It’s 2015, does Traditional Wedding Etiquette still apply?
The short answer is, no. Unless, of course, you want it to. The great thing about your wedding, is that it’s your wedding. Plan it how you will. But if you are concerned about the traditions, there are a few ways that they have changed—especially when it comes to same-sex marriage.
For example, who proposes to who? Traditionally, men proposed to women. But that’s no longer always true. And in gay marriages, there’s even more flexibility. Sometimes, it will occur to one partner before the other and they will go for the surprise. Sometimes, it’s a discussion between the two, and sometimes, both partners surprise each other at different times. Isn’t love grand?
And what about asking a father (or family) permission for the hand of your beloved? This is a bit of an antiquated rule and by no means necessary. If you share a strong relationship with your partner’s family, this traditional task can be done out of respect to her family, but it is usually only done by younger couples.
Who pays for it? It used to be the Bride’s family that dug deep into their pockets. In modern times (whether hetero or not) it’s typically whoever can afford it. Usually, the couple’s themselves, but often it can be a collaborative effort between the families.
Do you need to invite every family member even if they don’t agree with your choice of partner? If you’re paying for the wedding yourself, the answer is a simple and resounding, no. If your parents are contributing to the costs and your dad’s sister’s husband is an unfriendly so-and-so who disapproves of your choices, then things get stickier. Ideally, the only people you want invited to your wedding are the ones that you will throw your arms around and kiss noisily in a receiving line. Anyone else just shouldn’t be there.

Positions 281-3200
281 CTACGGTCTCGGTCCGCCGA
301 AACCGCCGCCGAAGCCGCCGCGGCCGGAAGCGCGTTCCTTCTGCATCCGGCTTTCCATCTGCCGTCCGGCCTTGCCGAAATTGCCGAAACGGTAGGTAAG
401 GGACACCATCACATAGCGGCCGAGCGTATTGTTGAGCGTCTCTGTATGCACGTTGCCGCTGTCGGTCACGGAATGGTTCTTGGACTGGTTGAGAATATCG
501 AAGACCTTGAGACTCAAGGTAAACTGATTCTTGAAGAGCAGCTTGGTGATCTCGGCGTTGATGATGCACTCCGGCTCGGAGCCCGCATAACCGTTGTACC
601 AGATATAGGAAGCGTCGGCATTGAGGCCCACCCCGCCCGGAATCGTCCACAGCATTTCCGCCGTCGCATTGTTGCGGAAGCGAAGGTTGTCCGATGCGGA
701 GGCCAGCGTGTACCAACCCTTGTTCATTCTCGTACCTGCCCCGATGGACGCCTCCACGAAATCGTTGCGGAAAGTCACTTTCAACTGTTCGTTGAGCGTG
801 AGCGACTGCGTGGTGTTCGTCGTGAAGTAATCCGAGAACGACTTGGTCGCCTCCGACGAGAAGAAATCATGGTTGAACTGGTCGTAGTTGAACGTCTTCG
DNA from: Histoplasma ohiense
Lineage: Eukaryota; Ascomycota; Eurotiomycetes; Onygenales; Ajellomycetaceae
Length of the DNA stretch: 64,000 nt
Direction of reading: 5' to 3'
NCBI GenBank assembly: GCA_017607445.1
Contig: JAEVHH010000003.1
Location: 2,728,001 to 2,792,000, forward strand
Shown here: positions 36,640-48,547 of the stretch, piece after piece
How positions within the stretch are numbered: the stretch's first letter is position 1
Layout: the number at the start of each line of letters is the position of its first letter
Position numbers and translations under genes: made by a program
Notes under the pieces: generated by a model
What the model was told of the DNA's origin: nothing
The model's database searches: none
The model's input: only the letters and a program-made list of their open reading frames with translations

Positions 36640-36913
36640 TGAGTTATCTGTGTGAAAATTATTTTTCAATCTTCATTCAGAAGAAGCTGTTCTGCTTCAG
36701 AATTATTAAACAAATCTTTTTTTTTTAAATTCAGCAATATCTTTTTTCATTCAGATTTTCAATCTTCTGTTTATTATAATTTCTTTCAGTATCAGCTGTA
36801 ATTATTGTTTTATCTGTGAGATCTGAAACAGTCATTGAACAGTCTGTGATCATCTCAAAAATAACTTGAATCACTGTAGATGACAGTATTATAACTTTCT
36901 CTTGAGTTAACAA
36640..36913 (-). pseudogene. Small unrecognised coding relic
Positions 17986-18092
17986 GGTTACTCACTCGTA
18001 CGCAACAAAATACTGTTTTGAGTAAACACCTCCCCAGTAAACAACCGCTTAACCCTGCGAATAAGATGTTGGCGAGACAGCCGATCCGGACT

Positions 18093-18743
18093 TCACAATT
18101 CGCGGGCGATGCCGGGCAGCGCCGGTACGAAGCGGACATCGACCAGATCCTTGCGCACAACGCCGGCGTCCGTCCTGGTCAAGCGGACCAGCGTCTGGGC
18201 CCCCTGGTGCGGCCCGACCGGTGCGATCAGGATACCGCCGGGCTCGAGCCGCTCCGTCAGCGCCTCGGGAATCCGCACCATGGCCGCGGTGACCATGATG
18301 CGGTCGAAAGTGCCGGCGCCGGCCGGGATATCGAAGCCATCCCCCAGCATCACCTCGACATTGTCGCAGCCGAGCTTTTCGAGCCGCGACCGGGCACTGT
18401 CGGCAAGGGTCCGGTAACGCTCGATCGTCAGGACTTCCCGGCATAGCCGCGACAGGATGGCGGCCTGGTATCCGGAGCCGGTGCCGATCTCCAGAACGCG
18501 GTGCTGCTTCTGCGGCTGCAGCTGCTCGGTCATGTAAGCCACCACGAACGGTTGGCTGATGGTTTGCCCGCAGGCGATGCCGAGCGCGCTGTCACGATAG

Who walks who down the aisle? For two brides, most decide to have two aisles from opposite directions and walk toward each other at the same time. For two grooms, they tend to march down a central aisle holding hands. But really, the options are only as limited as your comfort levels. If you want to swing in on a trapeze above your guests in a bridal leotard, who’s stopping you?
Which side does the family sit on? Easy, two brides = no sides. Two grooms? Well, the same applies, only it doesn’t rhyme as nicely. It’s a joyful, celebratory, sit-where-you-want-to-sit kind of day.
Who gives the speeches at the reception? Traditionally, these were limited to the father of the bride and the best man. But it’s been a long time since that rule has been enforced. Everyone seems to want a little air-time these days to simultaneously boast and embarrass you. The terms groomsmen and bridesmaids aren’t really used anymore either, it’s all just the wedding party now. Invite whoever you would like to hear from—both fathers, both mothers, a concise wedding party spokesperson and perhaps drunk Uncle Eddie and his cat, Tinkles. Whoever you invite, keep them to a minimum so the real party can begin.